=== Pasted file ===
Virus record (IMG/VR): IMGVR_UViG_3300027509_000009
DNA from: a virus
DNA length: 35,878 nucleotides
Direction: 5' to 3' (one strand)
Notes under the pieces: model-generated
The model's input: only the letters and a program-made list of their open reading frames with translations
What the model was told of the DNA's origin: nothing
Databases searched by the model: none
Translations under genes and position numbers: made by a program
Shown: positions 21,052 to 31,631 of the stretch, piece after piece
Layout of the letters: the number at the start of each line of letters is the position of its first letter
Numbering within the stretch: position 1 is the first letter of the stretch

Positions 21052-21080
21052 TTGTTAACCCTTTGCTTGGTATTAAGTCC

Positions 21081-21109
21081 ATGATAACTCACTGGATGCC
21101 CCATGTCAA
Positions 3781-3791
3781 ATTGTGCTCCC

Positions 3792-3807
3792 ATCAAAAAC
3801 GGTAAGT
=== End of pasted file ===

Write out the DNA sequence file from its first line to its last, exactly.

Virus record (IMG/VR): IMGVR_UViG_3300027509_000009
DNA from: a virus
DNA length: 35,878 nucleotides
Direction: 5' to 3' (one strand)
Notes under the pieces: model-generated
The model's input: only the letters and a program-made list of their open reading frames with translations
What the model was told of the DNA's origin: nothing
Databases searched by the model: none
Translations under genes and position numbers: made by a program
Shown: positions 21,052 to 31,631 of the stretch, piece after piece
Layout of the letters: the number at the start of each line of letters is the position of its first letter
Numbering within the stretch: position 1 is the first letter of the stretch

Positions 21052-21080
21052 TTGTTAACCCTTTGCTTGGTATTAAGTCC

Positions 21081-21109
21081 ATGATAACTCACTGGATGCC
21101 CCATGTCAA
Positions 3781-3791
3781 ATTGTGCTCCC

Positions 3792-3807
3792 ATCAAAAAC
3801 GGTAAGT